“The voice of the woman is a reflection of her condition on Earth…Air echoes in a chest that is smaller, vibrates vocal cords that are smaller and that produce a higher, thinner sound. It requires twice the energy, twice the intensity of a man’s voice” to be heard.
“This is why I learned to shout for those who couldn’t . . . and to cry so many times for and with so many women, girls and boys whose voices and whose lives have been crushed by the impunity of our state and our nation.”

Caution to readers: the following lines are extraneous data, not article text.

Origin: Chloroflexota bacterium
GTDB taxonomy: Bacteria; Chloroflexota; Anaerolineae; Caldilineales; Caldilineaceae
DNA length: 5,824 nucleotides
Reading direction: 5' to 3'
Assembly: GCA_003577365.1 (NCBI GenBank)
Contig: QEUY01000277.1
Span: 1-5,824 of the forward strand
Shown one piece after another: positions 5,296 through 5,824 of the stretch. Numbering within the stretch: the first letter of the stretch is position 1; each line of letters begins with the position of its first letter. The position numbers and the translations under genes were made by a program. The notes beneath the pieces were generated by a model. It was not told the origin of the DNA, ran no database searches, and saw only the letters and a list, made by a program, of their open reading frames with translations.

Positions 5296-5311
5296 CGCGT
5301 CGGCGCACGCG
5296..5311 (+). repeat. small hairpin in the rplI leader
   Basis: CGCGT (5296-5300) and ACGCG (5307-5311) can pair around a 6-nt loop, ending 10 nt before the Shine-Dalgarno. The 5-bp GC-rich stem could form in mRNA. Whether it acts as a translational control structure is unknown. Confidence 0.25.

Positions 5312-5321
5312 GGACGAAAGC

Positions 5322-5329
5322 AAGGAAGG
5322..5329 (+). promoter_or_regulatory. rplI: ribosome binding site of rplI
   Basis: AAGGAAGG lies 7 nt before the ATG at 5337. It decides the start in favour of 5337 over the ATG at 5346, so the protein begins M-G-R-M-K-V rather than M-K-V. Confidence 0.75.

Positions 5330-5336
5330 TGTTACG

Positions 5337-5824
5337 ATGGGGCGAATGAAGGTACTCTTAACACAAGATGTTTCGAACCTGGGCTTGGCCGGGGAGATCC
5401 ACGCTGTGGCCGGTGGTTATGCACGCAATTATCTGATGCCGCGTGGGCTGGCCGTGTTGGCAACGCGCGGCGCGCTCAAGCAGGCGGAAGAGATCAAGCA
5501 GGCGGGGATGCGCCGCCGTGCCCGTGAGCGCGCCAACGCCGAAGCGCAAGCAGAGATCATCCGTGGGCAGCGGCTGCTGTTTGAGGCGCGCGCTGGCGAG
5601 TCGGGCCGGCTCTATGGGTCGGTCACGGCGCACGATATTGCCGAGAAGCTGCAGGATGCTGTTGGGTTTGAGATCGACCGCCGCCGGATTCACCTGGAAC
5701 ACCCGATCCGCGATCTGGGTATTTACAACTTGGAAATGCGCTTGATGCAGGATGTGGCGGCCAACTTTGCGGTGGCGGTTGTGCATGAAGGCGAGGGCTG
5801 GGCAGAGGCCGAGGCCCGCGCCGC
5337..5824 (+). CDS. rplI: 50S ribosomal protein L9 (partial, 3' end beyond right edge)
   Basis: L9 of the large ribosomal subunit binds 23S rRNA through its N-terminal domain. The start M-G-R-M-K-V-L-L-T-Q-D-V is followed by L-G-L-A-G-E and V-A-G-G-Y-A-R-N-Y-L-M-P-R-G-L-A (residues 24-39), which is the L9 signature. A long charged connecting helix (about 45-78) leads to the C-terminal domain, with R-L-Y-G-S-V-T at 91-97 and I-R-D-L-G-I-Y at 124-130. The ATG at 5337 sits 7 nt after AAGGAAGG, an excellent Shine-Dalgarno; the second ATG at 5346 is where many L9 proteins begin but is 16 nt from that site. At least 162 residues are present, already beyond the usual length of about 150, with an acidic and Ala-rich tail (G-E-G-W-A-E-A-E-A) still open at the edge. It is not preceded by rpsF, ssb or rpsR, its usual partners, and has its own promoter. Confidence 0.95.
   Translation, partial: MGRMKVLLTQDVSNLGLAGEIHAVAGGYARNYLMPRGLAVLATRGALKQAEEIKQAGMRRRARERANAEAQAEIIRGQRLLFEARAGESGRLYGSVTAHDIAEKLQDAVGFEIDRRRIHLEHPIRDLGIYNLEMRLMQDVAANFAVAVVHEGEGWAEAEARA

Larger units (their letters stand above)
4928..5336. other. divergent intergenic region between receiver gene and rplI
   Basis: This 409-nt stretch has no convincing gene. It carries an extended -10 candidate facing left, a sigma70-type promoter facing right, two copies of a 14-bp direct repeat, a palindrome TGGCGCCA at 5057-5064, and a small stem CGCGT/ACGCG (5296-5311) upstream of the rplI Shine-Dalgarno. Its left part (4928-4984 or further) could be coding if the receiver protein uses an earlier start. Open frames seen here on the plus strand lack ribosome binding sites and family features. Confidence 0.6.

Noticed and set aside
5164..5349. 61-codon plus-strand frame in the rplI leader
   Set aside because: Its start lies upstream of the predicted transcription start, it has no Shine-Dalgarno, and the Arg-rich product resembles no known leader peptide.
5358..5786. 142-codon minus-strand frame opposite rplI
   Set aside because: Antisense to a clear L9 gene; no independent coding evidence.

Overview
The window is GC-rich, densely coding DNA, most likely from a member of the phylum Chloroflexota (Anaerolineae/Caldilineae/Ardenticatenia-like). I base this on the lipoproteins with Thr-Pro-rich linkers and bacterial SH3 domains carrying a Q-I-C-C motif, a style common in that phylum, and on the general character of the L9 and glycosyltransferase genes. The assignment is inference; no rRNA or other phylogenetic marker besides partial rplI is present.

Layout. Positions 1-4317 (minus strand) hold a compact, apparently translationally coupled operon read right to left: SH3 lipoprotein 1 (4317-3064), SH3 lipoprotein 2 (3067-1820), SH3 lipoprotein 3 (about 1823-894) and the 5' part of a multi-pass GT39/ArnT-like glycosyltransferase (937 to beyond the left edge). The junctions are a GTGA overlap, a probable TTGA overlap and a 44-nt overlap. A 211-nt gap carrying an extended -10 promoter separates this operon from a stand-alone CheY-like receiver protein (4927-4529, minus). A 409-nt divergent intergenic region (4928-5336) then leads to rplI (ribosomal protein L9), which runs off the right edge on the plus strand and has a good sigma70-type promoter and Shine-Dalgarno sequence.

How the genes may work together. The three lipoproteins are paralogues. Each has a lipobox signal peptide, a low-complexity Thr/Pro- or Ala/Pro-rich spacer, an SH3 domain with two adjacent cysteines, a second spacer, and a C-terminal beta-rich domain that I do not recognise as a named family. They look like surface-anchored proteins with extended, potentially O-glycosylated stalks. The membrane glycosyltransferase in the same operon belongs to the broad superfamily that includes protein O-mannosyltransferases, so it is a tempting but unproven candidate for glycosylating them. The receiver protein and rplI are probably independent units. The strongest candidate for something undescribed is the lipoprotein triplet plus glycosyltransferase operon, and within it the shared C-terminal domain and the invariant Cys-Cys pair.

Esther Chavez, human rights activist and trailblazer in the fight against the femicide in Juarez, Mexico, passed away on Christmas morning. In 1993, Chavez began carefully documenting the notorious murders and uncovering the trend in which women’s mutilated bodies were found dumped in the desert surrounding Juarez. She began putting pressure on authorities and advocating for the victims’ families, since most of the victims were from distant, rural parts of Mexico and had no one to fight on their behalf. In 1999, Chavez founded the first rape crisis center in the area, Casa Amiga, which later evolved into a domestic violence shelter for women.